Every year, the Utah Arts Festival’s Fear No Film program showcases the best short films from Utah filmmakers. And what a curious combination of works they are in 2012.
In a sense, you’ve got to hand it to the curatorial staff—led by Topher Horman—for developing a system that nearly always guarantees a wildly diverse program. Drawing from winners of other local film competitions (48 Film Project, Tower Theatre’s Open Mic Night, LDS Film Fetival) and student film entries (SpyHop, BYU Animation, University of Utah) helps cover plenty of territory. This year, that meant everything from earnest personal essay to music video to creepy horror.
The latter—Jonathan Martin’s An Evening With My Comatose Mother—provides one of the program’s funky highlights, telling the story of a young woman watching over the titular old woman on a Halloween night. Though often just plain weird rather than creepy—the heroine is menaced not just by a harlequin doll but by a zombified version of A Christmas Carol’s Tiny Tim—it offered a bracing dose of viscera that required Fear No Film staffers to warn every attendee about “adult content”. It was almost as unexpected an entry as Nik Day’s Sadder, a terrifically effective music video in which a tied-up man laments never being able to do anything to make his woman happy.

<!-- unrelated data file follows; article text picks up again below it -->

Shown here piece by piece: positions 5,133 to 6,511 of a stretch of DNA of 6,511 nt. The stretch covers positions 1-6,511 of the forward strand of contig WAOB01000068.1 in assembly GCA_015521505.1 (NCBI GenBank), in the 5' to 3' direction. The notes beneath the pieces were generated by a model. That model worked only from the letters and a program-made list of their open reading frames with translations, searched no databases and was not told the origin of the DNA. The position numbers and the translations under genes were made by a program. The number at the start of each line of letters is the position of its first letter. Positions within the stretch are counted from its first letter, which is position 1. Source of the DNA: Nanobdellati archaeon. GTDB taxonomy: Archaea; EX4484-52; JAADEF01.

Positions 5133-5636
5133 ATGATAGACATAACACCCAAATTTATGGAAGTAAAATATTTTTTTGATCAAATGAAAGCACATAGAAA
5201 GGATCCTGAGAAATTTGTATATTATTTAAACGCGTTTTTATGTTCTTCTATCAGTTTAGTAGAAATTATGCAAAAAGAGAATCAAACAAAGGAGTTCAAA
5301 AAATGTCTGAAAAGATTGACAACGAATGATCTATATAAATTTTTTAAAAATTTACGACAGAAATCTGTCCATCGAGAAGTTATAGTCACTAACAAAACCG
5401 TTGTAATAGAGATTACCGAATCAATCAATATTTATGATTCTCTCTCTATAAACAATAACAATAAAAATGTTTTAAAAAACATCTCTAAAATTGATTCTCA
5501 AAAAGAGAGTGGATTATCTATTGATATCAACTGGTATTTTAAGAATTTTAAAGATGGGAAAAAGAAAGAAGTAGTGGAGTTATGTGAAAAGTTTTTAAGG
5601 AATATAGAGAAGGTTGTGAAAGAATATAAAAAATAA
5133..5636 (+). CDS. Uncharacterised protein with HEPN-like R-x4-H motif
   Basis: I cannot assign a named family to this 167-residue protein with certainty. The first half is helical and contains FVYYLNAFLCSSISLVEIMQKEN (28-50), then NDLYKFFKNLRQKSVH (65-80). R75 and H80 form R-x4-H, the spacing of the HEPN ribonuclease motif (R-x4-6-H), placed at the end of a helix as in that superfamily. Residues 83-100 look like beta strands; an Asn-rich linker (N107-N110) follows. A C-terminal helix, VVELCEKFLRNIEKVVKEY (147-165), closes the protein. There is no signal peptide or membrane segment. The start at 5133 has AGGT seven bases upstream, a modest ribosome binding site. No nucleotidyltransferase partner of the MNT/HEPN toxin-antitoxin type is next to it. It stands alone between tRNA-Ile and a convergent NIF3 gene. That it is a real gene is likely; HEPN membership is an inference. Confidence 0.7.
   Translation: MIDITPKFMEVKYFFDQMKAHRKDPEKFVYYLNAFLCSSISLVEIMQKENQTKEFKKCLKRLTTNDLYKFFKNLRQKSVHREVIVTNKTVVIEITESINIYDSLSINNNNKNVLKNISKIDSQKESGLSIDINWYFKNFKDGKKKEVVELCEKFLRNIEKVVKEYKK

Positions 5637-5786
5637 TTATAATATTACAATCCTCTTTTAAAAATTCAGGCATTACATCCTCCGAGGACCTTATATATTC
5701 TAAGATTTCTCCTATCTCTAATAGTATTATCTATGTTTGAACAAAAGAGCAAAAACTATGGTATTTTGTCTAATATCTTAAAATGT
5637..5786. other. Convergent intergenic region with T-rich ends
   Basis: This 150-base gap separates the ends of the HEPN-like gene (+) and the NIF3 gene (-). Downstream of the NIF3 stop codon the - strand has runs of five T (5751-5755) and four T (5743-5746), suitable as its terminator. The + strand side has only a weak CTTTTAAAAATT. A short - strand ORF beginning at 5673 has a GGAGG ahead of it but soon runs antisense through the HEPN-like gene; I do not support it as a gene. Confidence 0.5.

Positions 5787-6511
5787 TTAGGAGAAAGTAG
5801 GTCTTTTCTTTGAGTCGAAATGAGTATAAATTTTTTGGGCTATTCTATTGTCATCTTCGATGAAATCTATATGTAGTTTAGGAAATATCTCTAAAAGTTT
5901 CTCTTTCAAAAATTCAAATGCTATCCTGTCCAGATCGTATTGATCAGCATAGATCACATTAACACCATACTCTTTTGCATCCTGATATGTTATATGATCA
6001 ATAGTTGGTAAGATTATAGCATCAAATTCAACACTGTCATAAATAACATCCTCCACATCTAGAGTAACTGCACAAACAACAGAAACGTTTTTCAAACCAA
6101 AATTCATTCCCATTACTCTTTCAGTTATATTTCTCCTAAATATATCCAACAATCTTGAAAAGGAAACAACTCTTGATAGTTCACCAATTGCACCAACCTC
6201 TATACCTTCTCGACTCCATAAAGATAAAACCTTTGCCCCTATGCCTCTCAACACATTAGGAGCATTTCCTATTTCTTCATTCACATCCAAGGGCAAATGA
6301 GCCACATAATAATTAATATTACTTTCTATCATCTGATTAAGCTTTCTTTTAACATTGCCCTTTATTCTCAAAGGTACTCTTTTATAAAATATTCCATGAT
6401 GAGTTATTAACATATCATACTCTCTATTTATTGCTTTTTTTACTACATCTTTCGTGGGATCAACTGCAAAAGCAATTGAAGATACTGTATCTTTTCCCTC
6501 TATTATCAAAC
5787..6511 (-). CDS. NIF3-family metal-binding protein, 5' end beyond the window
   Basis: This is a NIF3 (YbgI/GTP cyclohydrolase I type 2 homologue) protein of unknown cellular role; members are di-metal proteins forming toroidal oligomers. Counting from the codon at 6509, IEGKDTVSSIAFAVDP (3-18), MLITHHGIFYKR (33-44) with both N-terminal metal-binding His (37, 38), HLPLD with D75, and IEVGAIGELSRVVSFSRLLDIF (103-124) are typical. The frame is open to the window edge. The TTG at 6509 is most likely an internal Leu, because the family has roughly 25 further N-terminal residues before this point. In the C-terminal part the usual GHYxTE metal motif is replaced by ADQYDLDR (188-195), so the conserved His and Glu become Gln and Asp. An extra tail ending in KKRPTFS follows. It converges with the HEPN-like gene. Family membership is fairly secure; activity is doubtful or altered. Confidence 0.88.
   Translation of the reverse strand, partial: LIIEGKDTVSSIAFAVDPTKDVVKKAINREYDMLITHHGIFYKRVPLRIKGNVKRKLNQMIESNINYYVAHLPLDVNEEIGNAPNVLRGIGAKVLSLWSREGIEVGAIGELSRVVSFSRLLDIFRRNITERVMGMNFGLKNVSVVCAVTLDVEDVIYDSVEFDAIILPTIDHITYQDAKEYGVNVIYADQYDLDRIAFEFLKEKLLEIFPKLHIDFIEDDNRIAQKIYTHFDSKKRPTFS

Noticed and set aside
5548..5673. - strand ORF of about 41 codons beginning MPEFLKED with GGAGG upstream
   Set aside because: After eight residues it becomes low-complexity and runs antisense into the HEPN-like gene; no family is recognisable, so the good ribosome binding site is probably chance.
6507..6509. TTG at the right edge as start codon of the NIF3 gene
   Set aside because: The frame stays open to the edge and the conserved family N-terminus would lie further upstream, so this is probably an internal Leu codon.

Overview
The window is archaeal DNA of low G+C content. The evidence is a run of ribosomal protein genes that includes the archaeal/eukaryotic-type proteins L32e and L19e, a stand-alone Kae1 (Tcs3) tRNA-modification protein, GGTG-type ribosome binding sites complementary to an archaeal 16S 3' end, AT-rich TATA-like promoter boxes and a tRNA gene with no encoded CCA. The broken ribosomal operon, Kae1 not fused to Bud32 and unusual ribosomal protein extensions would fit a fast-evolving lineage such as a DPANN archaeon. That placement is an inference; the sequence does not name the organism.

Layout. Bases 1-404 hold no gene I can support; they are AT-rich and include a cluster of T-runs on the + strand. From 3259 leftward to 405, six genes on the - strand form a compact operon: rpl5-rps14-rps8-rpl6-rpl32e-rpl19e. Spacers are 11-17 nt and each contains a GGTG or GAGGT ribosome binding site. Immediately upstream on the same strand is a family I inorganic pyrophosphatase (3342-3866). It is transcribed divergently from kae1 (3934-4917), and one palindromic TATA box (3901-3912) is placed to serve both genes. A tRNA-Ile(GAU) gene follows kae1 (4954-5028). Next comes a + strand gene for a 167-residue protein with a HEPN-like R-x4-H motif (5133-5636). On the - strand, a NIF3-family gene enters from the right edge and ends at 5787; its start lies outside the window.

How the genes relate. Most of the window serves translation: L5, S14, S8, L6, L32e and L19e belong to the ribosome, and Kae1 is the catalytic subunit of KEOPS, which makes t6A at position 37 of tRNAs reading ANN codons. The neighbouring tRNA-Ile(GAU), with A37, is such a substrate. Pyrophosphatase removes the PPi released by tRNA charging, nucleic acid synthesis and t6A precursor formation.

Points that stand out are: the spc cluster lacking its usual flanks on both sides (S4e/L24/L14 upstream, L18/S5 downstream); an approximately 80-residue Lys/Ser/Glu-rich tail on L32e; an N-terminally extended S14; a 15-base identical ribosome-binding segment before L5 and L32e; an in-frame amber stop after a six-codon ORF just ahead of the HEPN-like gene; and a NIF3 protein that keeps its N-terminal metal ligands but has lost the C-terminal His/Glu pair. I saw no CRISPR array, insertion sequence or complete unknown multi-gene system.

Not surprisingly, social commentary was also on the agenda, from U of U student Elena Deryusheva’s straightforward pro-Occupy tale Hear Her Breathing to the reflections of Ogden high school student Samantha Highsmith on fighting for the rights of others in Even Handed. More subtle and unnerving was Chris Rodgers’ Tower Open Mic entry Yellow Pill, an effective parable about our medication-for-every-occasion culture—though I may be biased by having picked it as my critic's selection when I first saw it back in September 2011. And the drama of Life According to Penny (pictured)—about inmates at a rural girls’ home dealing with an abusive overseer—is well-crafted, even if it bites off more than it can chew in its limited time.
Then there’s the lighter side, particularly in the appealingly silly 48 Hour Film winner The Marriage Magician by Antonio Lexerot, highlighted by an intentionally cheesy infomercial centerpiece that provides a perfect way to work around the logistical limitations of the assignment. And BYU animation offered yet another amazing work in Brandon Pedersen’s Butcher’d Meats, about a Depression-era man who steps into a boxing ring to make some money.
The Utah Short Film of the Year program shows again Friday (6/22) and Saturday (6/23) at 6 p.m. in the Library Auditorium.